HC Deb 09 December 1943 vol 395 cc1112-5
13. Sir A. Knox

asked the Minister of Labour whether he can give an estimate of the number of man hours lost to the war effort by demonstrators regarding Sir Oswald Mosley?

Mr. Bevin

No, Sir.

Sir A. Knox

Can the right hon. Gentleman state whether these men received pay for the hours of war labour they have lost while joy riding?

Mr. Bevin

I do not know whether it was joy riding, but they certainly were not paid for it.

33. Mr. Frankel

asked the Secretary of State for the Home Department whether he will now give an undertaking that the fees of the two private consultants who gave an opinion on the condition of Sir Oswald Mosley will not be met from public funds?

Mr. Morrison

No question of any fees from public funds will arise. The private consultants with whom the prison medical authorities conferred do not desire that any fee shall be paid in respect of that consultation.

63. Mr. Mander

asked the Home Secretary whether in view of the widespread desire for the trial of those British Fascists leaders who co-operated with Hitler and Mussolini before the war, he will consider the desirability of preferring charges against them where evidence is available?

Mr. Morrison

The tactic employed by the leaders of the British Union, both before and after the outbreak of war, was to exploit the liberty which our law allows and which Parliament was anxious to maintain, even under the stress of war, and to take good care not to bring themselves within reach of the criminal law. It was precisely because of our experience of Fifth Column activities in the over-run countries in Europe in the Spring and Summer of 1940, and because this abuse of our cherished traditions of freedom and liberty without any overt breach of the law constituted a serious menace to the security of the State, that it was felt necessary to arm the Executive with exceptional powers of preventive detention. Before exercising these exceptional powers in any particular case, the question of taking criminal proceedings is always considered, and it is the policy to prosecute wherever practicable. If the suggestion is that Parliament should have enacted, or should enact now, some new law under which Sir Oswald Mosley could be brought to trial and punished for his past behaviour and activities, the effect would be to make a person liable to punishment for doing things which at the time when they were done were not forbidden by law, and however widespread may be the desire for bringing the British Fascist leaders to trial, a provision on the lines suggested would be wholly out of keeping with our conceptions of equity and criminal justice and with sound liberal doctrine.

Mr. Mander

Is the Home Secretary aware that there is a very widespread desire throughout the country that specific charges should be directed against Sir Oswald Mosley? Do I understand from him that under the law at the present time there is no evidence on which such charges could be based?

Mr. Morrison

So far as I know, the answer to the latter part of the question is in the affirmative. If I may say so with regard to widespread feelings in the country, there is a duty resting on Members of Parliament as well as Ministers to deal with such feelings when they are not based on evidence.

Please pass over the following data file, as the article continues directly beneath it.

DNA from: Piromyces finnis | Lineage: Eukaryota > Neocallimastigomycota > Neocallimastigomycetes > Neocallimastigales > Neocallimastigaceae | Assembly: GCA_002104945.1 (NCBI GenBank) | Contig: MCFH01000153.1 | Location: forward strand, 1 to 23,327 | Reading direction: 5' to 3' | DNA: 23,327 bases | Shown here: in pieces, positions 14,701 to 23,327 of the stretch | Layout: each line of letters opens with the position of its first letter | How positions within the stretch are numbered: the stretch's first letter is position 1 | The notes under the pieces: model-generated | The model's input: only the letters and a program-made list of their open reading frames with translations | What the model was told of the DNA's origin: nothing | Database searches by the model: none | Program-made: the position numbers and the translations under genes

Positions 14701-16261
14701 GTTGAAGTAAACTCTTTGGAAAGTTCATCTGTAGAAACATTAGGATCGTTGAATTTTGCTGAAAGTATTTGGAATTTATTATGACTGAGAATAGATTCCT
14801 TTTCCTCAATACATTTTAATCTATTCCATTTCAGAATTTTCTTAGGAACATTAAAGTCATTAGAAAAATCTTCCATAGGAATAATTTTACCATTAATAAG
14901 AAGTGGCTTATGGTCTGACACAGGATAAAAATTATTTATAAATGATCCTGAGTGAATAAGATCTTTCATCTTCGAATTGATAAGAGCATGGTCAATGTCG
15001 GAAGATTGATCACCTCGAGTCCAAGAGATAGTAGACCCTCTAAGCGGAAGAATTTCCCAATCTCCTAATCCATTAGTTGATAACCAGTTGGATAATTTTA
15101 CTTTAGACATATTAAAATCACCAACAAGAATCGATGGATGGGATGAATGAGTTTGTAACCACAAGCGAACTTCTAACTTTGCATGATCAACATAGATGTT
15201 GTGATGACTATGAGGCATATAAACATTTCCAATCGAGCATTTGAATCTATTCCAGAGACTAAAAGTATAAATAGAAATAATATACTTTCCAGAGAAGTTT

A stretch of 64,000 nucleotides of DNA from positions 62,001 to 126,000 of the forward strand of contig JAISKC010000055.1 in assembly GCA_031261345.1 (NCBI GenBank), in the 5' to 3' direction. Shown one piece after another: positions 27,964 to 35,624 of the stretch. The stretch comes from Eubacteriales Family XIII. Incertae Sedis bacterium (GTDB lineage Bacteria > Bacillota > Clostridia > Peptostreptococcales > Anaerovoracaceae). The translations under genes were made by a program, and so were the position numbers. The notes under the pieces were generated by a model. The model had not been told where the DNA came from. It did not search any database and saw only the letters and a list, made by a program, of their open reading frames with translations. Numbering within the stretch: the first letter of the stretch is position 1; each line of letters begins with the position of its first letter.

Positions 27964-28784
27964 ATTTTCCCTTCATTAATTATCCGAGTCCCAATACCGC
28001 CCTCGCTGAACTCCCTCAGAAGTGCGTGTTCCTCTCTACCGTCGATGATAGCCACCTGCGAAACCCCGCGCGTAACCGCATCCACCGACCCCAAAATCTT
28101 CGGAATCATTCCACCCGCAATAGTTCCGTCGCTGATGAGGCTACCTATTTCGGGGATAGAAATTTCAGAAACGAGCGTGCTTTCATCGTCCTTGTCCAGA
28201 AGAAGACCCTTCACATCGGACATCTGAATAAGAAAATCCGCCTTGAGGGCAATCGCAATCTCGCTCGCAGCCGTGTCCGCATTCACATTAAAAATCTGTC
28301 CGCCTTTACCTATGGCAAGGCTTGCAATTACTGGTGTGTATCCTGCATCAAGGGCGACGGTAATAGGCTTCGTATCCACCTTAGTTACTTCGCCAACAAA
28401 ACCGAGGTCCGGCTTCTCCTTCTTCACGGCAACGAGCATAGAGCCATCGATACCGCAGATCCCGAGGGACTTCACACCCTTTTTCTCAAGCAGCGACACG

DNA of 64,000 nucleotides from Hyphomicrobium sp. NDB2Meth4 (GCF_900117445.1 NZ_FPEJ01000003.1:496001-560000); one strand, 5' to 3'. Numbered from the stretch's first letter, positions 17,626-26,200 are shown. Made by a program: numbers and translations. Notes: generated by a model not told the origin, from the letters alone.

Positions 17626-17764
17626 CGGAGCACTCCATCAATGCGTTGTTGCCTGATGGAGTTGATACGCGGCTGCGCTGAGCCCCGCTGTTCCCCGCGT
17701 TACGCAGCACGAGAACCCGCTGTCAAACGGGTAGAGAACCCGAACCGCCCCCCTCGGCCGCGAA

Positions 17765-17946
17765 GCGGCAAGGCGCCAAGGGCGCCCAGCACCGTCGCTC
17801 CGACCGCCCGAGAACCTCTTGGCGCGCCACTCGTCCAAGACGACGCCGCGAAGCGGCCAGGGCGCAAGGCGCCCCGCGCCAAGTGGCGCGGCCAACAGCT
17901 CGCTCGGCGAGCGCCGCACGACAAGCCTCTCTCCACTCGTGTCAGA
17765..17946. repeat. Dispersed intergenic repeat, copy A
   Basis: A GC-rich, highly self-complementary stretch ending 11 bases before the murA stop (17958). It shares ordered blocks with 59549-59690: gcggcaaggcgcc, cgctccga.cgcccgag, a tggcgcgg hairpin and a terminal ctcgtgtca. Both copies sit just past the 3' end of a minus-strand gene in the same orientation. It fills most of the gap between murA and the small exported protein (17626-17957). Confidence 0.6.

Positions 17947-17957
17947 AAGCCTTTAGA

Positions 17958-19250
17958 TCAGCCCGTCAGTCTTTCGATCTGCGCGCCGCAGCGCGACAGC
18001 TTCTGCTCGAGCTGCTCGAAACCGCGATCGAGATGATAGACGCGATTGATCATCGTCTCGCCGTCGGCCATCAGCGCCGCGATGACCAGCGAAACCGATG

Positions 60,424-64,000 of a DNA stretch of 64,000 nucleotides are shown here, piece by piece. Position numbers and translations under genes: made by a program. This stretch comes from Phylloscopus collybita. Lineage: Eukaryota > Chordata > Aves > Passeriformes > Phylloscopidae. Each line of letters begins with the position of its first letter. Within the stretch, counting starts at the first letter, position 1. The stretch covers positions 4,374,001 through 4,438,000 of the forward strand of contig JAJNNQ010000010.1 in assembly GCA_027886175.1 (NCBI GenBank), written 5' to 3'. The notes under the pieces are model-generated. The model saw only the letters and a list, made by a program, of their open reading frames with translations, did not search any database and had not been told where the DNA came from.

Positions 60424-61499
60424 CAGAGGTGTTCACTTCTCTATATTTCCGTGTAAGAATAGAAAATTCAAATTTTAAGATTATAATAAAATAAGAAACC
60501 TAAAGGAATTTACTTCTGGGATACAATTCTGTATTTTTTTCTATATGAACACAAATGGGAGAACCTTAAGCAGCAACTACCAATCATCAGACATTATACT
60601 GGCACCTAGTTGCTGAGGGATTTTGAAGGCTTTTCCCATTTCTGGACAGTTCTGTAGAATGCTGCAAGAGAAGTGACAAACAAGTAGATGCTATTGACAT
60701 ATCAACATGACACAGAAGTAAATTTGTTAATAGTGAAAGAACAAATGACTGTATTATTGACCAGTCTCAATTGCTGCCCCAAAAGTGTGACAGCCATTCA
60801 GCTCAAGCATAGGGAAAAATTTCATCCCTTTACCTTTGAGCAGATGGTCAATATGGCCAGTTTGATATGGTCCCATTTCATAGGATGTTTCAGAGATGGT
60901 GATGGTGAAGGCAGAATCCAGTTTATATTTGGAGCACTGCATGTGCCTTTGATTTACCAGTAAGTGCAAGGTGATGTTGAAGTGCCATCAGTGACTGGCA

Mr. Austin Hopkinson

While I admit the cogency of the right hon. Gentleman's reply, will he at least consider the cases of those prominent members of the Fascist Party who are now equally prominent Communists and are responsible in some districts for running the "Gaol Mosley" stunt?

Mr. A. Edwards

What is the difference between action in this case and action in the case of retrospective legislation which the House has already passed dealing with tax evasion?

Mr. Morrison

I should have thought there was a lot of difference. The hon. Member may have another point of view, but I really cannot see the relevance of one to the other.

Mr. Gallacher

Could there be a greater condemnation of the action of the Home Secretary than that he should receive the commendation of the unspeakable Member for Mossley (Mr. Hopkinson)?

Mr. Morrison

There is no greater condemnation of the hon. Member than that in the early days he condemned this Regulation as a Fascist law.

Commander Locker-Lampson

Mosley has got off, and so will Mussolini and Hitler.

44. Mr. Silverman

asked the Home Secretary whether he is prepared to publish in the OFFICIAL REPORT or in any other way make available to Members the medical reports on the health of Sir Oswald Mosley which preceded and led up to the certificate signed on 9th November, 1943?

Mr. Morrison

I have already given to my hon. Friend during the Debate on the 1st instant a reply which I think commended itself to the House, and I have nothing to add to that reply.

Mr. Silverman

In view of the appeal to history contained in my right hon. Friend's week-end speeches does he not think it advisable to supply history with the whole of the evidence and not merely with a selected portion of it?

Mr. Morrison

If you call it a speech there is something in that statement, though it was very difficult to make a speech, I assure you; but I have given the House the essential matter, and I am surprised that my hon. Friend should want further information, because he appeared to know everything about it.

Mr. Silverman

My right hon. Friend is right in saying that I am extremely anxious that my knowledge should be shared by other hon. Members, but it is his responsibility and not mine to give to the appeal tribunal which he himself selected the evidence upon which he acted.

Mr. Thorne

Does not my right hon. Friend think that if Oswald Mosley had got the power which he was seeking for himself he would have put him where the right hon. Gentleman took him from?

Mr. Shinwell

Common sense for once.